“wadeleyb1@hotmail.co.uk”

    Just as an FYI, i have a keen interest in nutrition and have been working towards my degree in sports science since i could with an aim to go into Personal Training, with my interests being in Nutrition i do like to be clued up about it hence the comments and my database.

    Thank you

    Ben Wadeley wrote on June 22nd, 2012
    • Ben W, sounds like a lot of work and it has been done to death the past sixty years. Conventional means haven’t worked so far, so what ever makes you think it will with your efforts. I don’t mean to be nasty; the world has only gotten fatter and sicker following modern paradigms.

      The PB by Mark is more than just this one article and if you spend time reading much of his efforts before judging, then you will have a better education than trying the research path you are presently on.

      Conventional ways to health have not worked over the past sixty or more years. Thinking outside the box is hard for some to do but in these times of cancer, obesity and tired health, it is become the only thing to do when convention means have been disproven by their own failure.

      mhikl wrote on February 4th, 2013
  7. Great informative post if your information was only 50% correct.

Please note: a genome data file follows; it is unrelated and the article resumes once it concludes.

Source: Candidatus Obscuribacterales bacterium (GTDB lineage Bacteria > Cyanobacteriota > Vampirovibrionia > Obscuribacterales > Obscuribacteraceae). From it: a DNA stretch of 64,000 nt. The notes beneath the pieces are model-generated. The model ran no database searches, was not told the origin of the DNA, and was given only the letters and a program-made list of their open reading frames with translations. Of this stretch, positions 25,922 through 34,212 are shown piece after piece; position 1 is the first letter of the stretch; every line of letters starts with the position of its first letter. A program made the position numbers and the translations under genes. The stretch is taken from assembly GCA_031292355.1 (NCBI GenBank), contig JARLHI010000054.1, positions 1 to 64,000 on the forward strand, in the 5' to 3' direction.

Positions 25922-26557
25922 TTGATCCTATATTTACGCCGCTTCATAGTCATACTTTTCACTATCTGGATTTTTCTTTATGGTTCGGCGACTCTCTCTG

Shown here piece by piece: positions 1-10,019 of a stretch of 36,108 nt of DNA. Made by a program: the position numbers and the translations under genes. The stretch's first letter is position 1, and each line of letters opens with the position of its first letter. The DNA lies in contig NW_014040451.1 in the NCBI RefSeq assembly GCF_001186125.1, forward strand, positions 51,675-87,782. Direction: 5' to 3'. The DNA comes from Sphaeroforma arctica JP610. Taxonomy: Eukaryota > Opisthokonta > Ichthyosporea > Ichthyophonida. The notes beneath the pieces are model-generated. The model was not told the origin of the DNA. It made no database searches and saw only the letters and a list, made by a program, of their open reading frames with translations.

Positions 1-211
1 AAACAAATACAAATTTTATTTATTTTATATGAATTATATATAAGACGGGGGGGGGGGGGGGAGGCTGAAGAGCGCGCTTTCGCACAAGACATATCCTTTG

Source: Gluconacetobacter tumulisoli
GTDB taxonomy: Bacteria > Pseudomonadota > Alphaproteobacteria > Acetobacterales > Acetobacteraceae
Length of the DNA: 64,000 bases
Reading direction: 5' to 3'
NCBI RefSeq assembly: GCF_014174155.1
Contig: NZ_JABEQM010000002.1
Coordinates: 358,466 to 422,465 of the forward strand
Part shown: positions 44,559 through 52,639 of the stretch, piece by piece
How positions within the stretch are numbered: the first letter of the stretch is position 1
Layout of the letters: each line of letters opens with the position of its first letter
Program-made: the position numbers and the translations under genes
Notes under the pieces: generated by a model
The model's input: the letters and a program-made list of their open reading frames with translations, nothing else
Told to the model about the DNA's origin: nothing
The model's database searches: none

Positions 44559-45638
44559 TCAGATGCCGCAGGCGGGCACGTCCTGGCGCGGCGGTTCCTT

There is more than enough scientific research out there to suggest what you are professing is probably wrong and probably dangerous.

    I agree the sugars, manufactured fructose, over consumed fats/oils and processed food (dangerous mix of everything that is poor in nutrition) could be very dangerous to our health but ‘carbs’ are not the issue when they are from natural plant forms i.e. the potato. The potato is a complete natural package of carbs, protein, fat, minerals and vitamins and any other nutrient deficiencies can be added by eating vegetables, fruits, nuts and seeds.

    What we are missing is that the better the nutrient rich food we eat then the better we are going to be in terms of heath, vitality and maintaining a true weight to support our own individual requirements.

    Forcing our body to run in a glucose deficient state only replicates very sparse times in our evolution and the glucose deficient state of turning fat to energy is a safety net to get you through lean times rather than a way of maintain true function.

    wayne wrote on July 5th, 2012
    • Wayne, conventional research says the only answer to cancer is cutting, burning and poisoning and the first two have been used for over 110 years, the latter uses the same poisons used in exterminations in WWII concentration camps. And year by year the number of people getting cancer in their life times has risen from one in twenty (circa 1900), one in seven (1970) to greater than one in three today and the rate is growing. Fewer than one in three following the three conventions are alive five years after diagnosis. Pitiful.